Historical and contextual data are used to provide the reader with an understanding of the socio-political forces at work that lead young people to leave school in their countries of origin.

By using data collected in interviews of 150 students who arrived in the US between the ages of 15 and 24, I present their experiences as they navigate the complex and confusing education landscape after arriving in the US. Existing policies often provide disincentives for schools to serve youth who are emergent bilinguals and older than the average secondary student, and sometimes with emergent basic academic skills.

Central to this new volume is an examination of the role of language, English proficiency, literacy and academic skills play in access to educational options. It presents research on multilingual and translanguaging approaches to academic English development and existing policies and practices for students with interrupted formal education. The book concludes with a discussion of existing public policies, opportunities and institutional constraints that impact the young adults discussed here. Existing models that show promise are presented, alongside challenges and persisting questions and directions for the future. The book shares voices and compelling stories of young immigrant adults who were eager to share their experiences. Time and again they reminded me that this type of scholarship is important because, as one youth explained, “they don’t really see us.”

If you would like more information about this book, please see our website.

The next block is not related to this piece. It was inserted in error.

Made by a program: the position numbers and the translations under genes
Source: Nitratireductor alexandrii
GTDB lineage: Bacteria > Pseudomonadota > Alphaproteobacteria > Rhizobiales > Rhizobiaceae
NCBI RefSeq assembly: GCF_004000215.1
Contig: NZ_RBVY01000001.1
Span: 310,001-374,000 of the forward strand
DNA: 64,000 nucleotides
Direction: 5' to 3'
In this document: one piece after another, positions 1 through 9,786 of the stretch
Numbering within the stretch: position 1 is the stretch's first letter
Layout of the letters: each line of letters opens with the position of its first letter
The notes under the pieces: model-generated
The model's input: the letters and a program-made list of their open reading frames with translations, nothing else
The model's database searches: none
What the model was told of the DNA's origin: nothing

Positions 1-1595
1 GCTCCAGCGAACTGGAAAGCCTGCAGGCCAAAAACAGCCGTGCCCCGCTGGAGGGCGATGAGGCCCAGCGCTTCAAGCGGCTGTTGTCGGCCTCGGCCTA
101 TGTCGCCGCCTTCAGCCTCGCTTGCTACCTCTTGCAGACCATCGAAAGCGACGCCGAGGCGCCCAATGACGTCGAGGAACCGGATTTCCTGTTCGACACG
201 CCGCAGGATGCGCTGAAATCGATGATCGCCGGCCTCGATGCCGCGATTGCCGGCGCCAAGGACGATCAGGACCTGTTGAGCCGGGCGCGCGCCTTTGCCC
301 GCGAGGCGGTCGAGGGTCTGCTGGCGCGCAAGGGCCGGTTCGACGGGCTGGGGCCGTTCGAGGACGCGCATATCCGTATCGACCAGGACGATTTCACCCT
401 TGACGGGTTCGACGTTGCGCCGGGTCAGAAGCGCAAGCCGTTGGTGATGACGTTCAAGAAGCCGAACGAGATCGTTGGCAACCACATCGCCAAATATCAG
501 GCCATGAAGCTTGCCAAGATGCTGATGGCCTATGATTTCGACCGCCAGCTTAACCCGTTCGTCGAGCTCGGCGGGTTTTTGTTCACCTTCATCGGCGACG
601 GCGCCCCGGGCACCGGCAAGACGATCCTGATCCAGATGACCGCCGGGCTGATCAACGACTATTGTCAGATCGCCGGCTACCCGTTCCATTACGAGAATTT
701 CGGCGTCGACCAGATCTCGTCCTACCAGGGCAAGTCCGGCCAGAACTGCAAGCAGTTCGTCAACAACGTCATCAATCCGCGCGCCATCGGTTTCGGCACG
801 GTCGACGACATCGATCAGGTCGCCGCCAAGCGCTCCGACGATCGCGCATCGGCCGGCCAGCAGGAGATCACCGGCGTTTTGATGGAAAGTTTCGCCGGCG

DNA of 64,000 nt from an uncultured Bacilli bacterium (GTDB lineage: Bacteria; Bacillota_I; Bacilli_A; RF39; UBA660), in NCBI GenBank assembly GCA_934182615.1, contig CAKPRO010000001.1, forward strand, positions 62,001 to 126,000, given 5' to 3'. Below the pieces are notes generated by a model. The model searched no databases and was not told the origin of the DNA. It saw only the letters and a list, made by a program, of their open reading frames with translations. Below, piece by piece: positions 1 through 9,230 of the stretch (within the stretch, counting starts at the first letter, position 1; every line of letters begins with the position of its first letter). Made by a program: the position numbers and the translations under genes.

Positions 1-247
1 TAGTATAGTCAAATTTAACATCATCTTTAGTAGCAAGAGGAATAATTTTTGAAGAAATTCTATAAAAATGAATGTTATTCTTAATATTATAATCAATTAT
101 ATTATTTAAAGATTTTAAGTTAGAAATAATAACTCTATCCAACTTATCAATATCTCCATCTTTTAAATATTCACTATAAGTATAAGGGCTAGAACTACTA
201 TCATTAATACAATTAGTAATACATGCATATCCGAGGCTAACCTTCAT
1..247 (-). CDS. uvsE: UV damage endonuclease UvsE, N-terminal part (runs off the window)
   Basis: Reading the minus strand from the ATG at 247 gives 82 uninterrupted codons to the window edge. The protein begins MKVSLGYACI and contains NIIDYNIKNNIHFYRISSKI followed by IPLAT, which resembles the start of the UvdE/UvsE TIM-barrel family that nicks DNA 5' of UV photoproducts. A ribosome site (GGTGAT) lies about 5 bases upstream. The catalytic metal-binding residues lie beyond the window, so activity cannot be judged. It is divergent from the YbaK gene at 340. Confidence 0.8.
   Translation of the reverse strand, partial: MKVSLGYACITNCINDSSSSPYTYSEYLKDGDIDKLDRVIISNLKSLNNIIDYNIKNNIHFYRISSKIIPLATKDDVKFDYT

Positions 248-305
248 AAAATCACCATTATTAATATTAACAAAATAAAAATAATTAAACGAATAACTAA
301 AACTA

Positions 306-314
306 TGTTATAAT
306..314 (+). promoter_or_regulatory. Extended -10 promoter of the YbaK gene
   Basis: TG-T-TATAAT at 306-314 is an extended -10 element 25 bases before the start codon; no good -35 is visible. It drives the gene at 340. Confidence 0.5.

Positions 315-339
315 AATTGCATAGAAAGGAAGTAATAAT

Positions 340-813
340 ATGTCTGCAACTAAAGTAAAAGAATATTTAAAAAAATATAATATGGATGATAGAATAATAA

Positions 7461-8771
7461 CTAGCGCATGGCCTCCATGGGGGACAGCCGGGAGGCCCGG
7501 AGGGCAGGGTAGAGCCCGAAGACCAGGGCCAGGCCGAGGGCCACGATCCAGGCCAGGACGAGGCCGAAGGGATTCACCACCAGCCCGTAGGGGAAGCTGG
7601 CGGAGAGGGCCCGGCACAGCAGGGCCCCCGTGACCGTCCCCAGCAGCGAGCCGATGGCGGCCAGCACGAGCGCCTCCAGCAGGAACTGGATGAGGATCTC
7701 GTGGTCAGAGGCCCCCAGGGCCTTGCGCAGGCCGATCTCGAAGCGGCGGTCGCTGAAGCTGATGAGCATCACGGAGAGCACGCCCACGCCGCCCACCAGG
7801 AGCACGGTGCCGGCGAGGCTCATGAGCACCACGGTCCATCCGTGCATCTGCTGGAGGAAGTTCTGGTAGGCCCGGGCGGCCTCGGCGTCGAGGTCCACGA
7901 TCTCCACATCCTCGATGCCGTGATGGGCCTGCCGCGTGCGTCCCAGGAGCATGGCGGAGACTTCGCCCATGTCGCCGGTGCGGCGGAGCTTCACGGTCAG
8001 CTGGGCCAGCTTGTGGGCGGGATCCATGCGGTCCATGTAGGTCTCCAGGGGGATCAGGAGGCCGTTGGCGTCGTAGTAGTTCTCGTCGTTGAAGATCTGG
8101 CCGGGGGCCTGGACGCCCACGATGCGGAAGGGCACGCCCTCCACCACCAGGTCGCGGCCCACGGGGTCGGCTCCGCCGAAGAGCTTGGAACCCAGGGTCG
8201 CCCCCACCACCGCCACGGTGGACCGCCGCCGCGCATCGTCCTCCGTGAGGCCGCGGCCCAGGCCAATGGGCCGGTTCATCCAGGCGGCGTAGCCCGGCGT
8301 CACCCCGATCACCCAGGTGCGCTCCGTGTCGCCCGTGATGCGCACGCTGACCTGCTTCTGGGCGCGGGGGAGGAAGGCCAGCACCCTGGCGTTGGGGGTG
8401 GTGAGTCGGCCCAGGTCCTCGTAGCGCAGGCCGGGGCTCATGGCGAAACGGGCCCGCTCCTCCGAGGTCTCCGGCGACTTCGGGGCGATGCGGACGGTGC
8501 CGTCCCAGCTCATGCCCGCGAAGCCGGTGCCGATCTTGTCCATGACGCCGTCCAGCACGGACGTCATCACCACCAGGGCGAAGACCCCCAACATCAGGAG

Managing Diversity in Education

Last month we published Managing Diversity in Education edited by David Little, Constant Leung and Piet Van Avermaet. Here, David tells us a bit about how the book came together.

Managing Diversity in EducationManaging Diversity in Education began to take shape at an international conference organised by Trinity College Dublin’s Trinity Immigration Initiative in June 2010. The conference marked the end of the Initiative, a network of five loosely linked research projects that were philanthropically funded from 2007 to 2010. One of the projects (which I directed) was concerned with the provision of English language support for immigrant students attending post-primary school in Ireland. The strand of the conference devoted to language education mostly comprised reports on Irish research in different educational sectors, but we also had an international dimension: Constant Leung (King’s College London) and Piet Van Avermaet (University of Ghent) were our invited speakers, and both had things to say that complemented local contributions while opening up broader perspectives.